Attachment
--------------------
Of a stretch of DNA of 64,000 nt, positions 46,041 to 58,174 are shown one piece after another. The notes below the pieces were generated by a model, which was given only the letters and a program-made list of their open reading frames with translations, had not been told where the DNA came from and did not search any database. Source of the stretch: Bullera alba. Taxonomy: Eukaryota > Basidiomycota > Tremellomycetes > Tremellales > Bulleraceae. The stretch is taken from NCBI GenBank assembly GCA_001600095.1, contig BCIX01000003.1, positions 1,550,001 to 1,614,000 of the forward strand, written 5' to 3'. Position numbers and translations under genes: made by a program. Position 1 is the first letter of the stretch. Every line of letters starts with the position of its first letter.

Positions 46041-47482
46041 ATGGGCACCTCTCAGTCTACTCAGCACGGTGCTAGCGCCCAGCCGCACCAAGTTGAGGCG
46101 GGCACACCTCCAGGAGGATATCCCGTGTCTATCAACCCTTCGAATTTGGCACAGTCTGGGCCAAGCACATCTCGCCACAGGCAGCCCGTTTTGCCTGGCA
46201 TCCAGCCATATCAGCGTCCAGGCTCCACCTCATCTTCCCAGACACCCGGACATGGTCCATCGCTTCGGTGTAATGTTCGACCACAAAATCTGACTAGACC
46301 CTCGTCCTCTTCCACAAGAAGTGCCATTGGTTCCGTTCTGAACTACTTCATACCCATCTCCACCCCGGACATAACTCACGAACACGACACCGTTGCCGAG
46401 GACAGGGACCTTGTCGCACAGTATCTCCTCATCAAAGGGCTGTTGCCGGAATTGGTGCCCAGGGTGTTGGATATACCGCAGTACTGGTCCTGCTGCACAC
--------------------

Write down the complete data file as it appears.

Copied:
Of a stretch of DNA of 64,000 nt, positions 46,041 to 58,174 are shown one piece after another. The notes below the pieces were generated by a model, which was given only the letters and a program-made list of their open reading frames with translations, had not been told where the DNA came from and did not search any database. Source of the stretch: Bullera alba. Taxonomy: Eukaryota > Basidiomycota > Tremellomycetes > Tremellales > Bulleraceae. The stretch is taken from NCBI GenBank assembly GCA_001600095.1, contig BCIX01000003.1, positions 1,550,001 to 1,614,000 of the forward strand, written 5' to 3'. Position numbers and translations under genes: made by a program. Position 1 is the first letter of the stretch. Every line of letters starts with the position of its first letter.

Positions 46041-47482
46041 ATGGGCACCTCTCAGTCTACTCAGCACGGTGCTAGCGCCCAGCCGCACCAAGTTGAGGCG
46101 GGCACACCTCCAGGAGGATATCCCGTGTCTATCAACCCTTCGAATTTGGCACAGTCTGGGCCAAGCACATCTCGCCACAGGCAGCCCGTTTTGCCTGGCA
46201 TCCAGCCATATCAGCGTCCAGGCTCCACCTCATCTTCCCAGACACCCGGACATGGTCCATCGCTTCGGTGTAATGTTCGACCACAAAATCTGACTAGACC
46301 CTCGTCCTCTTCCACAAGAAGTGCCATTGGTTCCGTTCTGAACTACTTCATACCCATCTCCACCCCGGACATAACTCACGAACACGACACCGTTGCCGAG
46401 GACAGGGACCTTGTCGCACAGTATCTCCTCATCAAAGGGCTGTTGCCGGAATTGGTGCCCAGGGTGTTGGATATACCGCAGTACTGGTCCTGCTGCACAC